REVVED UP: Ronnie Booth invented a device to refuel and restart diesel engines. MONA MOORE | DAILY NEWS
REVVED UP: Ronnie Booth invented a device to refuel and restart diesel engines.
MONA MOORE | DAILY NEWS

Archived Story

Local man wants to use his invention to bring jobs to area

Published 9:20pm Monday, December 16, 2013

CHOCOWINITY – Ronnie Booth had an idea so good, he patented it.
Since filing a patent for the idea about a year ago, Booth has taken meetings with any Beaufort County business group he could find, in the hopes of turning the idea into an employment opportunity for the county.
“I’ve been messing with this for over a year,” he said.
Booth came up with a device he calls the Booth Diesel Bleeder. It reduces the exhausting task of flushing air and water from a diesel gas tank into a quick, simple procedure.
“For most people, when a diesel engine runs out of fuel, they turn their backs and run the other way,” he said. “Ever since 1858, if they ran out of fuel, most people couldn’t start them. The way I got it, I could train a 3-year-old to start that engine.”
The Booth Diesel Bleeder is portable and can be used on any diesel engine, from an 18-wheeler to a tractor.
“I could start a train with that one,” he said, pointing to the first bleeder he made.
Because it was bigger and bulkier than Booth thought necessary, the bleeder has gone through several adaptations. He took exhaust tips from a tractor-trailer and made a smaller version, tweaking the design as he went.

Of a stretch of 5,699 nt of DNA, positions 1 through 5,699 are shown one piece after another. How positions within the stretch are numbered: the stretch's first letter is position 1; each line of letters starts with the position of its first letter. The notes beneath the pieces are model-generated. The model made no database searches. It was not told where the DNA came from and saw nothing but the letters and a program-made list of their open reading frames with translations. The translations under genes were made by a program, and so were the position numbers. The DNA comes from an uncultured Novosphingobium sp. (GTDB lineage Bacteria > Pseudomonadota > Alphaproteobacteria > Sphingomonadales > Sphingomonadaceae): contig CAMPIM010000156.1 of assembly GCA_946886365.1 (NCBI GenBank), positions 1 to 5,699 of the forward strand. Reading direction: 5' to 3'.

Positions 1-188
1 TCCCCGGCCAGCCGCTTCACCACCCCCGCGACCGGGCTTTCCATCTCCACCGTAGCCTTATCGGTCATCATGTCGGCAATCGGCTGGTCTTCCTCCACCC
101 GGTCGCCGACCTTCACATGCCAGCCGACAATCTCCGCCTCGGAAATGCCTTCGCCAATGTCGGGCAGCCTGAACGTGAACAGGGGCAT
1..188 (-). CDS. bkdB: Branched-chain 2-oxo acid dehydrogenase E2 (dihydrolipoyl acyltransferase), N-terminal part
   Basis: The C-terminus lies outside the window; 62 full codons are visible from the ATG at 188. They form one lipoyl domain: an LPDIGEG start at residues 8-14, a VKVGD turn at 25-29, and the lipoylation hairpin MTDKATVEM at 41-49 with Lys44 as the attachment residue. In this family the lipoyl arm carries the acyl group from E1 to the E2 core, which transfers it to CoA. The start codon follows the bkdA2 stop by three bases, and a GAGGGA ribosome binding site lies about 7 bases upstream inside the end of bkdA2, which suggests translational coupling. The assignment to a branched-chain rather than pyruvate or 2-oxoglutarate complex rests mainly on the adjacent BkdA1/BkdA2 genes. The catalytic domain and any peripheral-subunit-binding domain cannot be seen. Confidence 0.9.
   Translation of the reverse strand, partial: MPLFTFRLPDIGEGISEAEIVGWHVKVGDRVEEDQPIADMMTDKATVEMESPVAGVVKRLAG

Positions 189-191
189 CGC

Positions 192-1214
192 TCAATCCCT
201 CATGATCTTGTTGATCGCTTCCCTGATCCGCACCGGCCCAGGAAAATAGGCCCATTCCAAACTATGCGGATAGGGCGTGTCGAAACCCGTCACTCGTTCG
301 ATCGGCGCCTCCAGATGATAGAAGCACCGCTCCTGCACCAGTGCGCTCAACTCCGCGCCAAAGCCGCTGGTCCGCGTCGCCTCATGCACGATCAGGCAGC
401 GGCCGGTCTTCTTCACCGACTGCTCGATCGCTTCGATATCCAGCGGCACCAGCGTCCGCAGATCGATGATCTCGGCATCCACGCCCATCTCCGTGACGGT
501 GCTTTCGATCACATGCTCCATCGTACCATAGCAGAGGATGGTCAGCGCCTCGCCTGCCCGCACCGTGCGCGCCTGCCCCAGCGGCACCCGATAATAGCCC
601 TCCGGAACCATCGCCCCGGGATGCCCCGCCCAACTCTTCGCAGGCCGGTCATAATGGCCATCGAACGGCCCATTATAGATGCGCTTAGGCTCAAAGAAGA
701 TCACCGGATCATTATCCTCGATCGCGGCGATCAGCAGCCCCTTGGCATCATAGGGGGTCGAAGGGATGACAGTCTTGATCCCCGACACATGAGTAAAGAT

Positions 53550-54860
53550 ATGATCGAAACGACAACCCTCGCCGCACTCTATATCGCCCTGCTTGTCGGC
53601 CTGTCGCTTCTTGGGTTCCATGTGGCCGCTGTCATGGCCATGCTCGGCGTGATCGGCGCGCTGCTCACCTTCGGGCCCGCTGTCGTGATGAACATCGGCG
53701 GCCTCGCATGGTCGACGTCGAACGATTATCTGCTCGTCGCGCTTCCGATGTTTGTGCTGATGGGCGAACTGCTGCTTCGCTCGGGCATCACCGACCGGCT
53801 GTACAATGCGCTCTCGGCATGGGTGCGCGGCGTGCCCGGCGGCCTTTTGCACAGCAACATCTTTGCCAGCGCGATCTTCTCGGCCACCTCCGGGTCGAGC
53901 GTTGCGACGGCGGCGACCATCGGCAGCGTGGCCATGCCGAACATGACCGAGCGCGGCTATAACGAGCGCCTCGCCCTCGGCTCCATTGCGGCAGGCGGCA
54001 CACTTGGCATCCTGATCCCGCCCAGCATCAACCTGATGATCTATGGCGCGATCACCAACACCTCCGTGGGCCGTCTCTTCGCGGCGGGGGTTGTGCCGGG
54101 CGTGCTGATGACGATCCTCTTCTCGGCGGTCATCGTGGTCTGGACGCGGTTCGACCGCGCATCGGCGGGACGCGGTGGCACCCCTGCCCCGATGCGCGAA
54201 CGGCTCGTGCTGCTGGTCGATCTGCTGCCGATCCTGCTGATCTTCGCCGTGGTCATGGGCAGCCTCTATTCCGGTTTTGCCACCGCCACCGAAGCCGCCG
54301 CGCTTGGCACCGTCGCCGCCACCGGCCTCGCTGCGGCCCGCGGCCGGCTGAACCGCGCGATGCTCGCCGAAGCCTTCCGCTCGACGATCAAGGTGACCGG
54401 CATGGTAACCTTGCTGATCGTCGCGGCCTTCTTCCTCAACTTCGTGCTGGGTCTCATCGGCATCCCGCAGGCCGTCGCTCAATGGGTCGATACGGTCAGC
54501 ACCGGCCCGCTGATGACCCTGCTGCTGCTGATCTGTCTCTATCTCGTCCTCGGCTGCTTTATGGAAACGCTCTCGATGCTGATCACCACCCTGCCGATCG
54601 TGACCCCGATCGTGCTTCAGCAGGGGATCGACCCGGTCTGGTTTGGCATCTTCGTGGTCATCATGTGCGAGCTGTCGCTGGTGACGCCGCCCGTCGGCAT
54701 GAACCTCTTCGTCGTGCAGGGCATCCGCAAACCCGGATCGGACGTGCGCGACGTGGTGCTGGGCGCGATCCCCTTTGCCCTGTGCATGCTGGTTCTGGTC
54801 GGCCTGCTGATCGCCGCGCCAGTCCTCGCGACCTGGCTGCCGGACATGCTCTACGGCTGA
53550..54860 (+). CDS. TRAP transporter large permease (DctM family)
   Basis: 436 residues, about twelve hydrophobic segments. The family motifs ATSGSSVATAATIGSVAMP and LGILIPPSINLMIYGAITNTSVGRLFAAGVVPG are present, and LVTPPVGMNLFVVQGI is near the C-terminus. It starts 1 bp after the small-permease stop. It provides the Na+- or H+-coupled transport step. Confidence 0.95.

Booth patented the idea, not the original design, which gives him exclusive rights to any bleeder that uses the same concept.
He came up with the idea a few years ago and started tinkering with it before taking on a contracting job in Iraq. That job paid for the $10,000 patenting process and paved the way for the bleeder.
Booth earned a degree in diesel mechanics and heavy equipment from Beaufort County Community College. Before heading to Iraq, he had an auto salvage business in Plymouth.
Booth’s dream for the Bleeder, was to have it manufactured in Beaufort County and put his neighbors to work. Unfortunately, he has not found the resources he would need to keep it local.
“I’m going up north,” he said.

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